U.S. ITC Judge Says Apple Infringed on Qualcomm Patent, Import Ban Recommended [Updated]

A U.S. International Trade Commission judge today ruled that Apple has infringed on a Qualcomm patent with its iPhones, and has recommended that a limited exclusion order and a cease and desist order be issued against Apple.

According to the ruling, Apple violated claim 1 of U.S. Patent No. 8,063,674, "multiple supply-voltage power-up/down detectors." Apple did not violate two other patents that were involved in the case, with the infringement limited to the '674 patent.


The judge has recommended an import ban on infringing iPhones, which would prevent them from being sold in the United States.

As CNET points out, this is not a final ruling, and will need to be approved by a panel of judges before it moves on to presidential review.

This is one of two patent infringement rulings expected from the ITC in the ongoing Qualcomm vs. Apple legal battle. Back in September, an initial ruling in a second case also found that Apple infringed on a Qualcomm patent related to power management technology.

The judge in that case recommended against an import ban because of "public interest factors."

Qualcomm wants the ITC to ban imports of AT&T and T-Mobile iPhone 7, ‌iPhone‌ 7 Plus, ‌iPhone‌ 8, ‌iPhone‌ 8 Plus, and ‌iPhone‌ X models that use chips from Intel.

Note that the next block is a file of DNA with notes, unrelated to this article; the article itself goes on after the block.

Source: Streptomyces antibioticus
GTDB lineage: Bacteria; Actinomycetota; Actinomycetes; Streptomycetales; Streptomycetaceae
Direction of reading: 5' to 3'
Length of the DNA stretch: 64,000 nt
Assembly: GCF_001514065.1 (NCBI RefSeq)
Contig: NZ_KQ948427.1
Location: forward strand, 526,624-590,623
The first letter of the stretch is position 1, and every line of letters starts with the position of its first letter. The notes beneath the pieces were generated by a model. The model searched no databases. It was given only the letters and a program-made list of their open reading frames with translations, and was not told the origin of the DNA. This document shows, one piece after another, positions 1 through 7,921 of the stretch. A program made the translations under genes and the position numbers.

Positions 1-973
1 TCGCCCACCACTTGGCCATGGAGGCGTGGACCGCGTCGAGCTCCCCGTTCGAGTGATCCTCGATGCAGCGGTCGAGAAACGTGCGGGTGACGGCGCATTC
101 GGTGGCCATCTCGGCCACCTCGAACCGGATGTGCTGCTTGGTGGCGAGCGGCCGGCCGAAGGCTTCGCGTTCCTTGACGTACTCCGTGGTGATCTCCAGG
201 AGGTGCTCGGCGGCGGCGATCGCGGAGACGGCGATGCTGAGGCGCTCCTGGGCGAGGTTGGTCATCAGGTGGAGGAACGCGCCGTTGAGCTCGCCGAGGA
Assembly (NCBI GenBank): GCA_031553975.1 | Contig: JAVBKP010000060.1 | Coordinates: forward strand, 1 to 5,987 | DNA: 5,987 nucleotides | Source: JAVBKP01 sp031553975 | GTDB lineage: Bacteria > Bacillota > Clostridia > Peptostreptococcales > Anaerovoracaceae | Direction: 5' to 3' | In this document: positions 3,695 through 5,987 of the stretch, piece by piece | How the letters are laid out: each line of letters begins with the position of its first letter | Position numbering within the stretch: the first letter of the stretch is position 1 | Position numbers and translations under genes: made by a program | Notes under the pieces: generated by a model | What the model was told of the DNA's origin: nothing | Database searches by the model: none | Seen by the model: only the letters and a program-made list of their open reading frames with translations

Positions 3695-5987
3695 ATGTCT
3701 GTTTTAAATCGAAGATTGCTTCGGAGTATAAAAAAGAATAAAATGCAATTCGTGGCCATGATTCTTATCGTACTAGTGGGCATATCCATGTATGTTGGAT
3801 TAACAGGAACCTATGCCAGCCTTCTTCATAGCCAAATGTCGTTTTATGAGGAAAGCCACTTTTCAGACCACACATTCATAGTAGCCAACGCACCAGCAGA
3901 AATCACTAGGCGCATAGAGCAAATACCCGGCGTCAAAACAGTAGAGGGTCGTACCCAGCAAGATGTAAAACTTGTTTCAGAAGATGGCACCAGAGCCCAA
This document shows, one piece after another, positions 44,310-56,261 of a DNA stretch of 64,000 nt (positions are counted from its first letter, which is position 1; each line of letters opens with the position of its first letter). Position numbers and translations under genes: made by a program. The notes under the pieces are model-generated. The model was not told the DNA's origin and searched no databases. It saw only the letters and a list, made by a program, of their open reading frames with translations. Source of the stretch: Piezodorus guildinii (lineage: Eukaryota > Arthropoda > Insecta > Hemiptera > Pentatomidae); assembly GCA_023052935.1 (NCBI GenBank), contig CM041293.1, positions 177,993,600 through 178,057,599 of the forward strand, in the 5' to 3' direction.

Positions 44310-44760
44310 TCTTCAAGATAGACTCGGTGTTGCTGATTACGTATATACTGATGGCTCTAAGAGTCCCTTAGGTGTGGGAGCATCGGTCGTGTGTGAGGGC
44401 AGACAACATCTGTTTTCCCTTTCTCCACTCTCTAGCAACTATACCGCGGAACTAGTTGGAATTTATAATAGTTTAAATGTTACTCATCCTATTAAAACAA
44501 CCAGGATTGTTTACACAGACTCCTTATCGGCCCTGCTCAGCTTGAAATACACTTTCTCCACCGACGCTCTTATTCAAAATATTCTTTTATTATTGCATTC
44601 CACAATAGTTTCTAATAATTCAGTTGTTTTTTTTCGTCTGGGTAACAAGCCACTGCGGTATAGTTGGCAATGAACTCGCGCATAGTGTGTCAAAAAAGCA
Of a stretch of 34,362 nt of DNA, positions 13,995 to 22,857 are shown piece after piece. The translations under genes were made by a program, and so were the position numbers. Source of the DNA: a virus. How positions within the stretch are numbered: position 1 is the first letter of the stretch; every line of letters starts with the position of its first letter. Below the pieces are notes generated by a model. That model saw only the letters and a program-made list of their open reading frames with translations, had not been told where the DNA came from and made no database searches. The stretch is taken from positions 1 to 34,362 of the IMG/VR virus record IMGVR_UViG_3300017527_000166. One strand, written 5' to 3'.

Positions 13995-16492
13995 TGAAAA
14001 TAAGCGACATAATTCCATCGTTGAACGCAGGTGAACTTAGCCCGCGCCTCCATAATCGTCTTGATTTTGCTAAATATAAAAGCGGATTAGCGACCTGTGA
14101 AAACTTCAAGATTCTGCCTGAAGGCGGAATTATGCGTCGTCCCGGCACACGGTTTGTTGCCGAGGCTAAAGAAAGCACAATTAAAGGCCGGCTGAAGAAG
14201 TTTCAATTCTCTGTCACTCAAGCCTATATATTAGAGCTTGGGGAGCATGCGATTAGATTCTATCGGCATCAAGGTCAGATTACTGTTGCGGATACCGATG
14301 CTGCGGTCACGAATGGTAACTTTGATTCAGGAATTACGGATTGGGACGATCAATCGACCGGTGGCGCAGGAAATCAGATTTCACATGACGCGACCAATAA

Qualcomm and Apple have been fighting in courts all over the world, and Qualcomm has successfully won import bans in China and Germany, which Apple has since skirted with software and hardware updates.

In the U.S., a jury recently found Apple guilty of infringing on three of Qualcomm's patents, recommending a fine of approximately $31 million in damages. Apple is appealing that ruling and the fight between the two companies is far from over.

Update: In a second patent infringement case that the ITC ruled on today [PDF], Apple was found not to have infringed on patented Qualcomm technology related to power management. This second ruling does not impact the first infringement ruling covered in the initial article.

Update 2: Apple provided Bloomberg with the following statement on the second ITC verdict: "We're pleased the ITC has found Qualcomm's latest patent claims invalid, it's another important step to making sure American companies are able to compete fairly in the marketplace. Qualcomm is using these cases to distract from having to answer for the real issues, their monopolistic business practices. They are being investigated by governments around the world for their behavior and we look forward to detailing the many ways they're harming consumers and stifling innovation when we present our case in San Diego next month."

Top Rated Comments

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21 months ago
"The ITC is expected to issue a final decision later on Tuesday in a similar case brought by Qualcomm in which the chip maker is also seeking a U.S. ban on sales of some iPhones."

This is more exciting than the keynote event yesterday.
Score: 34 Votes (Like | Disagree)
Avatar
21 months ago

Apple doesn't seem to do well in court cases. They need better lawyers. Settle under sealed terms rather than these public embarrassments.

They need better lawyers to get away with breaking laws and regulations?